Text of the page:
It costs just $21 for a year’s membership to InternetNZ. That’s the starting price for an individual; for a company with more than 100 staff it’s $562.50. It’s not much, but then the services we offer members are pretty limited.
That’s because membership in Internet NZ is about what you can contribute. Our organisation offers a framework for anyonewith an interest in the Internet and Internetrelated issues to provide input into its work.
Over the past few years, this work has included making submissions on ultra highspeed broadband, software patents, copyright (especially the contentious Section 92A of the Copyright Act), Internet interconnection arrangements, security and cybercrime.
But our primary work – and our funding – arises from administering the domain name service in New Zealand.
We expect that telecommunications services are available close to 100% of the time. Telcos are fond of describing their 99.99% reliability standard, but Internet service depends on much more than simple connectivity. If your web browser is unable to communicate reliably with the one server that you need out of the approximately 600 million that are connected to the Internet, you have every right to feel peeved.
So what lies behind this seeming simple but critical network navigation service? The domain name service (DNS) resolves readily understood character strings such as internetnz.net.nz to a long series of numbers: in this case 202.046.176.033. These numbers map the real physical geography of the global Internet. Internet services would not exist without the DNS.
The New Zealand corner of the global DNS is the .nz Registry. It is run by New Zealand Registry Services, which is 100% owned by InternetNZ. A DNS registry is a natural monopoly; if you want to have a name in the .nz space you have no choice but to use the Registry. But to register your name, you use a registrar who is accredited to use the .nz Registry and there are currently almost 70 of those offering a range of competing services, and prices.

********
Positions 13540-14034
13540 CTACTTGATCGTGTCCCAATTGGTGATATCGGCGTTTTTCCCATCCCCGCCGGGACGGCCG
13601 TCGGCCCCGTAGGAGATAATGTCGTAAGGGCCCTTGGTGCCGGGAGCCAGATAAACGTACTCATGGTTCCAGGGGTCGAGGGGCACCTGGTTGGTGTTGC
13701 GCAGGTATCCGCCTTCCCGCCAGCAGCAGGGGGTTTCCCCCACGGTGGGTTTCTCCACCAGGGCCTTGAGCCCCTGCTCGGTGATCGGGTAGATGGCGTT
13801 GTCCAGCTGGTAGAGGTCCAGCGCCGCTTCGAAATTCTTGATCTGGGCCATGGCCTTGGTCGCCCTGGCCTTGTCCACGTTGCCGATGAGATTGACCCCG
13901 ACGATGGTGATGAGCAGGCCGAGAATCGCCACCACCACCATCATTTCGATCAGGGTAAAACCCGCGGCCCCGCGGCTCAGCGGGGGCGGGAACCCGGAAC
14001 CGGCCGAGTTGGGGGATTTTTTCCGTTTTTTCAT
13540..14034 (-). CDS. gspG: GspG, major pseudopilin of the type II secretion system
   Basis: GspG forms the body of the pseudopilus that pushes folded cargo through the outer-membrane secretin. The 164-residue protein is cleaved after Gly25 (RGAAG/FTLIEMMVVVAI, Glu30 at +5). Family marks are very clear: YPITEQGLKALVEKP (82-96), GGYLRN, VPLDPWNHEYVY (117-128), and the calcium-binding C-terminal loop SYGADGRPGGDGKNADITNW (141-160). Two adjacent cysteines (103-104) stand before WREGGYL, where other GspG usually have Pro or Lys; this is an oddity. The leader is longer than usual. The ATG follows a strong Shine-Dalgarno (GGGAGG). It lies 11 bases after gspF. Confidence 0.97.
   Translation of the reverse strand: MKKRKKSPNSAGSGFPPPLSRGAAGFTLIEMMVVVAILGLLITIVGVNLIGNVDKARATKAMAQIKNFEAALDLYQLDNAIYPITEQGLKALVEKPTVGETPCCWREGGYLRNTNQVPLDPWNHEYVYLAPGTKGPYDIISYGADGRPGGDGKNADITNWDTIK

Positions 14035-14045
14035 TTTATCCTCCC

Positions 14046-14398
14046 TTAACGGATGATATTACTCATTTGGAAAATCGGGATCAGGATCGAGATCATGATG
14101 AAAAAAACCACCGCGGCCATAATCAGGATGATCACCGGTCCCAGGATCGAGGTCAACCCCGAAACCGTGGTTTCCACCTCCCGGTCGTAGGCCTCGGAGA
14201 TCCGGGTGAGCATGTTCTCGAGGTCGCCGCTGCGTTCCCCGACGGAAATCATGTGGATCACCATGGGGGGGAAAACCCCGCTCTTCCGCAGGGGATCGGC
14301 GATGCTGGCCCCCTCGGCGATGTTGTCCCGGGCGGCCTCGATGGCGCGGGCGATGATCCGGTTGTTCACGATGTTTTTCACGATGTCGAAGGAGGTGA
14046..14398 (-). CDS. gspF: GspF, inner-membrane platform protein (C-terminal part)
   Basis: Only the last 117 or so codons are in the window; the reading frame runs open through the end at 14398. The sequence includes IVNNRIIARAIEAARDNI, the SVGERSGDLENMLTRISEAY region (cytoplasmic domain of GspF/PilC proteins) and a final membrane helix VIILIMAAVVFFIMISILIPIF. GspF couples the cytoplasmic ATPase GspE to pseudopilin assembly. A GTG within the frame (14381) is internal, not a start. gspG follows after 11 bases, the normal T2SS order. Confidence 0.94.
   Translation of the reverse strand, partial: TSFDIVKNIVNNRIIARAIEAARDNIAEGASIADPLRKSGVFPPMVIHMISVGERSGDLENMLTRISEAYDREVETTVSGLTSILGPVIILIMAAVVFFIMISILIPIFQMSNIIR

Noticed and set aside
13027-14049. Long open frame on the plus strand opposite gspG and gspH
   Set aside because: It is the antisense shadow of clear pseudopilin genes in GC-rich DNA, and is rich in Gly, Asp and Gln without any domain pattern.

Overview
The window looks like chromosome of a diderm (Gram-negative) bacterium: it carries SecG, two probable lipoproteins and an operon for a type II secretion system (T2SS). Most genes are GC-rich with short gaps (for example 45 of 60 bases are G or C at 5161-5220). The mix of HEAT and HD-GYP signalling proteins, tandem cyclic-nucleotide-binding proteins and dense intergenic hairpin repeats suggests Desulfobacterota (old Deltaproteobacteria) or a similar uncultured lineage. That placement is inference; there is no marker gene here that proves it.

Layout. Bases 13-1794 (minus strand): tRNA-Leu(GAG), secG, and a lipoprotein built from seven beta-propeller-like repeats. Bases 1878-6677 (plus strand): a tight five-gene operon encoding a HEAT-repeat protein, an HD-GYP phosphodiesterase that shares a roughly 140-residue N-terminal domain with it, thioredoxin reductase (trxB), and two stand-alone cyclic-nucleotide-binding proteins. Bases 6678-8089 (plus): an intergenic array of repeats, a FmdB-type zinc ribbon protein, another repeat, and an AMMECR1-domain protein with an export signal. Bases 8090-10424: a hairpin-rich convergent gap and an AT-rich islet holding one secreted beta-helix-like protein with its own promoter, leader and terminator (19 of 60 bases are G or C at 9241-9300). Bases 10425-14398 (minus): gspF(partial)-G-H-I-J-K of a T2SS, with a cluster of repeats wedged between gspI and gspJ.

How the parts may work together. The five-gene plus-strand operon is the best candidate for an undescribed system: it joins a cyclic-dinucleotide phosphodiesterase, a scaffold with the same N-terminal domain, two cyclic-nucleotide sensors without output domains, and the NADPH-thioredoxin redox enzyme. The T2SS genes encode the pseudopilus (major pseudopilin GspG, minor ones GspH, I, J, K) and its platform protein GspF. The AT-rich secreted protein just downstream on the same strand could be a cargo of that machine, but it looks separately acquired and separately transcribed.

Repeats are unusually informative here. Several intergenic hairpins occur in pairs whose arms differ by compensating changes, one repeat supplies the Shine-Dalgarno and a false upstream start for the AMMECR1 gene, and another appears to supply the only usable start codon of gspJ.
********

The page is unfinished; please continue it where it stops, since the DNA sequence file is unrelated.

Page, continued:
The .nz ‘space’ is governed by a regulatory framework established by contracts between registrars and the registry which is intended to ensure that the rights of domain name holders are well defi ned and are upheld. One of these rights is 100% availability of the DNS service: no qualifi cations, no reservations, no exceptions. Even if the entire New Zealand Internet is down, your domain name will be resolved to an IP address from anywhere else. Of course, if your online service is not available (after all the telecommunications service is only claimed to be 99.99% reliable), this may not be very useful for anyone trying to use your web server (unless it is located offshore). But .nz Registry service provision can only reach so far!
There are many aspects of reliable, safe and secure access and service provision that Internet users need to take more or less for granted. Although the .nz DNS is the only part of the complex infrastructure that InternetNZ is responsible for, there are no aspects of the Internet that the organisation is not interested in or prepared to work to improve.
In addition to contributing to regulatorydebates, InternetNZ provides fi nancial and other support for understanding of Internet legal issues through the CyberLaw Fellowship at Victoria University, kids’ online safety though NetSafe and Hector’s World, universal access through the 2020 Communications Trust, online education and entrepreneurs through the Liz Dengate Thrush Foundation, and Pacifi c Islands Internet access.
InternetNZ is a membership-based organisation and membership is open to anyone. Why don’t you join us?